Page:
John Isner’s toughest opponent in his 6-3, 6-7(7), 6-4, 6-3 second round win over Jarkko Nieminen of Finland was the let sensor -- and his own head.
The 6-foot-9 North Carolina native became uncharacteristically argumentative with the chair umpire, who allowed what he thought were faulty let calls stand.
“I got a little frustrated with her,” Isner said following the match. “But it wasn't at her, it was more directed at the device, which I think sometimes malfunctions.”
He spent much of the second and third set looking alternately angry and dejected, and on the verge of a mental implosion. But it is a credit to Isner’s progression and maturity as a player that he was able to weather the storm inside his head and get a critical break to win the third set. He then used that momentum to play lights out tennis for a fouth-set win and a spot in the third round.
Isner started off the match playing with confidence, taking a 3-0 lead and hitting winners from all over the court. Nieminem struggled to even get a point off Isner’s serve throughout the first set.
The second set played out as is typical of an Isner-Nieminen match, with each player holding serve and sending the set into a tie-break. In the four times both men have played each other, at least one set has ended in a tie-break situation.
It was in the tie-break that Isner’s game and mental state began to unravel. At 5-4, with Isner serving, the chair umpire made a late let call after Isner and Nieminen exchanged returns and Isner had hit a clean winner. After arguing lengthily with the umpire, he was forced to replay the point.
“I think it happens when it's windy sometimes,” Isner said, referring to what he felt was an incorrect call by the let sensor. “I don't know exactly what it is, but, yeah, it happened certainly on a big point in that second set, too.”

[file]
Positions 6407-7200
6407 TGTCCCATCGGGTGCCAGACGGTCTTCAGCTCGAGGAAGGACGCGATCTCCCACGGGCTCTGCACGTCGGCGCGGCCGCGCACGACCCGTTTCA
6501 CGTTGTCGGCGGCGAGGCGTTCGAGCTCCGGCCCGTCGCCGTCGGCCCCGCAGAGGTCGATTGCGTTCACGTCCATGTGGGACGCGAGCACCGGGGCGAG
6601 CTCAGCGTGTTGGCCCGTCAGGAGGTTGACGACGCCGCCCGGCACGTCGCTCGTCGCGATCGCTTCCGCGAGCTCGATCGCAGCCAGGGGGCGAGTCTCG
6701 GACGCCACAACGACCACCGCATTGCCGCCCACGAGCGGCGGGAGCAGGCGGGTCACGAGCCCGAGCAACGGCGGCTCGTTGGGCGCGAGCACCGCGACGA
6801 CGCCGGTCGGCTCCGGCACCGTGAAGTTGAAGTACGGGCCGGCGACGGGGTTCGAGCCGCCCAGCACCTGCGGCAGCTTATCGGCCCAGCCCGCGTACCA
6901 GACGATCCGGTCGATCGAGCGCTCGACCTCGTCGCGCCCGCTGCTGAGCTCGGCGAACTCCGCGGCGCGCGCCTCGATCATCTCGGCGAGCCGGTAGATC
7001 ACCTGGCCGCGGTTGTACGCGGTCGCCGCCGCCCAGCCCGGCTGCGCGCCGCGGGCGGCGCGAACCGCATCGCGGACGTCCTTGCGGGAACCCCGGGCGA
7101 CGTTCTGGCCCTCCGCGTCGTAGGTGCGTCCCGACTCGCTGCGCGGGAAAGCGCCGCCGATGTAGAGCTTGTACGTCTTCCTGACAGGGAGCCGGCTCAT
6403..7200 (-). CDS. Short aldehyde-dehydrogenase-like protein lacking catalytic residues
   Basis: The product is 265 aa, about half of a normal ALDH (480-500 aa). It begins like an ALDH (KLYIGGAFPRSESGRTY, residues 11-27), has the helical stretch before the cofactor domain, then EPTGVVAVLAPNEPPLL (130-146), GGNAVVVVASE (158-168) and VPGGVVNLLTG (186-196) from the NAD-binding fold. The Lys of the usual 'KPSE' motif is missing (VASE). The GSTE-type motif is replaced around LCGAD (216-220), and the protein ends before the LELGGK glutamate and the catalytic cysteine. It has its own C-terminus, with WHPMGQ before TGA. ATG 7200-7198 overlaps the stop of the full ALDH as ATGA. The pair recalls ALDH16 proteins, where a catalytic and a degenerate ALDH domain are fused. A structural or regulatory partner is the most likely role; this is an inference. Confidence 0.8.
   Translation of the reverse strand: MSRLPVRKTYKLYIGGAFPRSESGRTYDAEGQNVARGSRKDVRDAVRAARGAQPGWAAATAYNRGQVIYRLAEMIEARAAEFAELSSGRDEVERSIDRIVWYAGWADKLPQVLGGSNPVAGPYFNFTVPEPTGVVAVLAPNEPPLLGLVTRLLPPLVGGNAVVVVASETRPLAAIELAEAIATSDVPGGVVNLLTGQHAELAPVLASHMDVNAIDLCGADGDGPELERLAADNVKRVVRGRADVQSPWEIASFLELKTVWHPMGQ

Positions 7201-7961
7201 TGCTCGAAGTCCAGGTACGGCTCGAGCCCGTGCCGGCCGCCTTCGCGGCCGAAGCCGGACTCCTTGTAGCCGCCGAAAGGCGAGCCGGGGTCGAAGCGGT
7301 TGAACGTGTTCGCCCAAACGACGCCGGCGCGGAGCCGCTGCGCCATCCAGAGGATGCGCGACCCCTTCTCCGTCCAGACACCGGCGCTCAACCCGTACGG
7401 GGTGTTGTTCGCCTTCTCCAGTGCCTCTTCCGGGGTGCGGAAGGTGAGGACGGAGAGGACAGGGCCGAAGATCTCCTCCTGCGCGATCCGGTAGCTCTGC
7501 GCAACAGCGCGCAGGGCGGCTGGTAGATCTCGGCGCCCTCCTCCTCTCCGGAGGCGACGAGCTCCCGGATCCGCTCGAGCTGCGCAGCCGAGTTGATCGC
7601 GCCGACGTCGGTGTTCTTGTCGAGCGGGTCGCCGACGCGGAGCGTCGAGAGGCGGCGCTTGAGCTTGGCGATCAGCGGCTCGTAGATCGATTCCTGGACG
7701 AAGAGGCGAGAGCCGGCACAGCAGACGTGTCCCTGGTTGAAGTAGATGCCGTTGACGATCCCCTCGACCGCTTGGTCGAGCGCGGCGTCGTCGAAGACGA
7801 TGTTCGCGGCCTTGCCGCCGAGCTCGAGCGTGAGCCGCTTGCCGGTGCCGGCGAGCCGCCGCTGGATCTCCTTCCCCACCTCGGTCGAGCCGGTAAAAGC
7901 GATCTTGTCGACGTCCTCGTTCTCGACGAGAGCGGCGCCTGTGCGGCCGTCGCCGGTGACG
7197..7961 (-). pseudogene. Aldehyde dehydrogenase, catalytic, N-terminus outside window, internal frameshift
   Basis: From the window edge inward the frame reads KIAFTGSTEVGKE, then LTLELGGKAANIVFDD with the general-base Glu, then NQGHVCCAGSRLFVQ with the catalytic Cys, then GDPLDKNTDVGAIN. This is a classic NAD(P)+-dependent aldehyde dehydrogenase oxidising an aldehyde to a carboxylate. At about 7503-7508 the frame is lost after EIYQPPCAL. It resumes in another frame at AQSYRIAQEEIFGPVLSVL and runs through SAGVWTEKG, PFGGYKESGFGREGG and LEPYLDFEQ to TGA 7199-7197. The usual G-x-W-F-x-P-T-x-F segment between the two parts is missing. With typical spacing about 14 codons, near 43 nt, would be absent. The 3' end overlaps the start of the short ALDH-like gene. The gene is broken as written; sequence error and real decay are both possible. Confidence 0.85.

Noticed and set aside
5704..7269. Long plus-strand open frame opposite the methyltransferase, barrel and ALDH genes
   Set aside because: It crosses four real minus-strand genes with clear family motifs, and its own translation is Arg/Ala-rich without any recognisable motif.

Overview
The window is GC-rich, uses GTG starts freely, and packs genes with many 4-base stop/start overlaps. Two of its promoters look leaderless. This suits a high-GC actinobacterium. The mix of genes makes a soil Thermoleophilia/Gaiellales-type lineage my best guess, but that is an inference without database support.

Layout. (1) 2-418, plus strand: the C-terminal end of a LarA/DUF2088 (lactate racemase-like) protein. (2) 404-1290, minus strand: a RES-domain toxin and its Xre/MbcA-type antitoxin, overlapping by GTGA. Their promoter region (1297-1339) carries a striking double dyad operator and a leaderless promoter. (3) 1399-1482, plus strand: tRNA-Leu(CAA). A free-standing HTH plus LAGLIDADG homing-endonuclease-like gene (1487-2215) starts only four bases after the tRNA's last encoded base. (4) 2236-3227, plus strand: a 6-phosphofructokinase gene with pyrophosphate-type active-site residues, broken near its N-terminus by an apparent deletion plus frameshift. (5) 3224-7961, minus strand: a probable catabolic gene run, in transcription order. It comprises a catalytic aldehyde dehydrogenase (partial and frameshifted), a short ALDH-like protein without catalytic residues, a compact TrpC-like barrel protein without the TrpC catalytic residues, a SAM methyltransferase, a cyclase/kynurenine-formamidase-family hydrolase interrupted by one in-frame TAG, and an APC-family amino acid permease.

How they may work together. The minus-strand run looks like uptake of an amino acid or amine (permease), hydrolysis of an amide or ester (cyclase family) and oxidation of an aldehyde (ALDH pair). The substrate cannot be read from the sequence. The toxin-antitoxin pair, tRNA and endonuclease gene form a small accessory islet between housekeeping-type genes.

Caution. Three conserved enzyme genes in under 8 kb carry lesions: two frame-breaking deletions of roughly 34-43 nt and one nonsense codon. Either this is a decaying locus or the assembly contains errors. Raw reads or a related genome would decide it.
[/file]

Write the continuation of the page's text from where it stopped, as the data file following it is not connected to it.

Frustrated, he replayed the point angrily and, after hitting one pounding baseline shot after another, lost control and sent a return way long.
The entire incident seemed to unnerve him and he allowed Nieminen to take the following three points and win the second set. Isner, who wears his emotions on his sleeve - often to his detriment - screamed and pulled on his shirt.
“I mean, it's something I need to work on,” Isner said of his negative body language. “I need to try not to get too high and try not to get too low. Certainly in today's match there were some low points and it affected me a little bit.”
At 1-2 in the third set, with Nieminen serving, the umpire again made a late let call. A rattled Isner dropped the next two points. But he regrouped to bring Nieminen to deuce and the players exchanged Ad points before Nieminen eventually held for the game.
Isner allowed himself to fall into a 15-40 hole on his serve in the following game, but instead of crumbling, he found some fire and battled back to hold.
“Yeah, the third set was a little tricky,” Isner said. “I was down two or three breakpoints I know in that third set. Something clicked at 5‑4 me, 40‑15 him serving. I reeled off four straight points, I hit four great forehands and won that set and had the momentum from there.”
He used the momentum to play lights-out tennis in the fourth set and closed out the match, overcoming both tough calls and his own demons to reach the third round of the US Open for the fourth year in a row.
Though Isner often seems disheartened and tough on himself in his matches, shaking his head and slumping his shoulders when he makes mistakes, he always seems to be able to fight the negativity and tough his way through it.
“Yeah, I probably could have exhibited better body language, then again, I felt like I was in control,” he said. “But the thing is, if I am being a little negative, if my body language is a little negative, I always have my serve to rely on to at least keep me in the match. That's what happened in that third set, I was a little ticked off not winning the second set, but I was holding serve. Things eventually started rolling my way.”
Isner served up 23 aces in the match. He will face the winner of the Philipp Kohlschreiber/Benoit Paire match in the third round.
“If I play Kohlschreiber, I've played him a few times. I've played Paire once. I've won those matches,” Isner said as he sneaked glances at the live scoreboard displaying the match of his two potential opponents. “I'll take the court very confident. No matter who I'm playing, I'm going to take the court very confident."